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Re: Kato's Broadway may restart Tuscan Color Debate
« Reply #3 on: November 10, 2008, 12:50:57 AM »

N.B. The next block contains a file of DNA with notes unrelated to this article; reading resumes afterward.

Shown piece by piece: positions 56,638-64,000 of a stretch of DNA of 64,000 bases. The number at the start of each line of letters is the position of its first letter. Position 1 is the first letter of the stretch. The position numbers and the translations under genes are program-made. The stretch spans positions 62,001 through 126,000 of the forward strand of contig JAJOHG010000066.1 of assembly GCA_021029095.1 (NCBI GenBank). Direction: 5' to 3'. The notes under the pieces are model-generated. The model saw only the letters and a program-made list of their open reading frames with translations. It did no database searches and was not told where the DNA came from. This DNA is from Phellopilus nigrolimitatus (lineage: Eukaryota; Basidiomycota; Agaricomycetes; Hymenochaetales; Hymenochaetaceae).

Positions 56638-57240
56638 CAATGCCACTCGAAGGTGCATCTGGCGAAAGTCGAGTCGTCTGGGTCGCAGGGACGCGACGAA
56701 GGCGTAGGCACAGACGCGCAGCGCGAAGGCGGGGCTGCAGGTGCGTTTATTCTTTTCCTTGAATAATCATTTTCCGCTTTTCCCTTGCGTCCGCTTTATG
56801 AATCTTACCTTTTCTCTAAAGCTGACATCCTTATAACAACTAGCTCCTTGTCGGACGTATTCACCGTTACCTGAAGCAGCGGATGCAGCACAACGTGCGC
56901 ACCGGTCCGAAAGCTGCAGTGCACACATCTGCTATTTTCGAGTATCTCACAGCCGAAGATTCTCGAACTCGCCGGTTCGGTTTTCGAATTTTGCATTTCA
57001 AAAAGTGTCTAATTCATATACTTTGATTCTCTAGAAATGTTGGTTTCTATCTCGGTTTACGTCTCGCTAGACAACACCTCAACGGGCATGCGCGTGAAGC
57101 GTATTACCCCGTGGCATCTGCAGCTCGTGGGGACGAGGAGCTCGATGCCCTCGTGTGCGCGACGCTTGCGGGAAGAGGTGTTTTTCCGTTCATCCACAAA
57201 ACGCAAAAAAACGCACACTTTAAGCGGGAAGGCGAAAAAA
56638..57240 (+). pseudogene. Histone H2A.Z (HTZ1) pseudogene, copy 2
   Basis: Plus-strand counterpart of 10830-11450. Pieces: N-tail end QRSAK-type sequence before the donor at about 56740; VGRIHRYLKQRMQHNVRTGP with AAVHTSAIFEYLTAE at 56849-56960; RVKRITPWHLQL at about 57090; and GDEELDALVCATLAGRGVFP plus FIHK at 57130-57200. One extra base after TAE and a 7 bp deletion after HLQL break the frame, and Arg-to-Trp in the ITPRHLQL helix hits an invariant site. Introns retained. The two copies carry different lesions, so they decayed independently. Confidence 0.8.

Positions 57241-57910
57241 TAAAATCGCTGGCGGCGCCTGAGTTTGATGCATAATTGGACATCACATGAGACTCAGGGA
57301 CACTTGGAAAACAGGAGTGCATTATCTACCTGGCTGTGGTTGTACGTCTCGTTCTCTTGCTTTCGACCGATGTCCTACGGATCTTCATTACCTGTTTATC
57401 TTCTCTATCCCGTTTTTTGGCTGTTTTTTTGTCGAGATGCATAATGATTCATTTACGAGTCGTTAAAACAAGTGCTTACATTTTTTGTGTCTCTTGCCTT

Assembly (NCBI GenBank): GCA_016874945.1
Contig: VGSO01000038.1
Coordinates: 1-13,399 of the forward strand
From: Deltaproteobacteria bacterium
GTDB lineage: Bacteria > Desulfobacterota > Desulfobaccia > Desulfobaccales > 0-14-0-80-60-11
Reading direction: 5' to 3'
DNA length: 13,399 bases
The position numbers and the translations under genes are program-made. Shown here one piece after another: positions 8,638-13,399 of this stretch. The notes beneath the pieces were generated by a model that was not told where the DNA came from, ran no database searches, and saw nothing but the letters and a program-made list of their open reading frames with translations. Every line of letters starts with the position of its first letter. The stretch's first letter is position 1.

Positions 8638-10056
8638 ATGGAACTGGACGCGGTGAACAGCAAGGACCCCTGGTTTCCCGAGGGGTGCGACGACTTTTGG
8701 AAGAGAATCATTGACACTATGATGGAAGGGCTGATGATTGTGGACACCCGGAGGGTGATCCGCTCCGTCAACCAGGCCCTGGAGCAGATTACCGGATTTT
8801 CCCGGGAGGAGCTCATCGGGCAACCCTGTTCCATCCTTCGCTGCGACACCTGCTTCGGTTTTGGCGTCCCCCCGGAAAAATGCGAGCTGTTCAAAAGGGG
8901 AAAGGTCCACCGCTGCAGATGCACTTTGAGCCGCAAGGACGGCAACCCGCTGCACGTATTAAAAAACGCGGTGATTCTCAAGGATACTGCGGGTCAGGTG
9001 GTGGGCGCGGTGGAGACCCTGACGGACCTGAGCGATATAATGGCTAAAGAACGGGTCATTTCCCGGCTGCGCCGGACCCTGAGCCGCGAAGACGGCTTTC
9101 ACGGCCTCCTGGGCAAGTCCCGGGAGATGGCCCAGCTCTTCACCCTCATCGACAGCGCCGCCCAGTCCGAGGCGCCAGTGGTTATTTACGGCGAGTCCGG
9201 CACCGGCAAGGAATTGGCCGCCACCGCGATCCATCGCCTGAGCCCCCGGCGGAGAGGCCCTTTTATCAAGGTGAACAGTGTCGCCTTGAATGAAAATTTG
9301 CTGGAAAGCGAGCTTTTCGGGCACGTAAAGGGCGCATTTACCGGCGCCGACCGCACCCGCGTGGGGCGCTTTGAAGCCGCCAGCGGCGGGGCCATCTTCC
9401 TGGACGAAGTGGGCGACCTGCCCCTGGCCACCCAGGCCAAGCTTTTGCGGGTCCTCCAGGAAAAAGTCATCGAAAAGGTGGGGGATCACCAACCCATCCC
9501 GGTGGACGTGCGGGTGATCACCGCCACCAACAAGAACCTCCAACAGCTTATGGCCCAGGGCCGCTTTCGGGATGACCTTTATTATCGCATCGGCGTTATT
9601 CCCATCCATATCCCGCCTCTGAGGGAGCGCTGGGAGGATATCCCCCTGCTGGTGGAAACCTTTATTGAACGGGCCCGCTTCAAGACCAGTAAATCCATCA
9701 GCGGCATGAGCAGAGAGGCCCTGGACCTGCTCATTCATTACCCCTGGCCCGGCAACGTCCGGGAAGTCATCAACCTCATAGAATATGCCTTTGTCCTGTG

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Weeeelllll, the IPMS guys would bust our chops on N-scale colors as being too "intense and dark" for the scale. They call it "scale effect". The Brit's during WWII painted their day fighters slightly lighter in color than their day bombers because of the differences in size. They had a point. The "die-hard" plastic guys point out that when you view a 1/144th model from a couple of feet, it's like you're looking at the real thing from a couple of city blocks, so you're looking thru that much air and haze and dust, plus, we don't usually view our models in direct sunlight outdoors. I've taken real chips of paint from various locomotives(usually the steps) and a model painted that color would be "way too dark", and that paint was probably sun-faded a bit. There have been pages of discussions on the lack of "atmospheric effects" in model photos using Helicon software, with some validity. Kato's art department took Pennsy paint chips and decided how much "scale effect" to use, and that's what they made. Is it "correct"? Absolutely not. Does it look good on our dark layouts? Yes, hopefully. Will it match another brand car? I doubt it, but I doubt that every car on a Pennsey BL matched either. So we'll waste a few billion watts of electricity arguing about it, again. Just remember everybody's "opinion" is as good as yours, and nobody will change anybody's mind in the end, and your life doesn't depend on it either. Enjoy.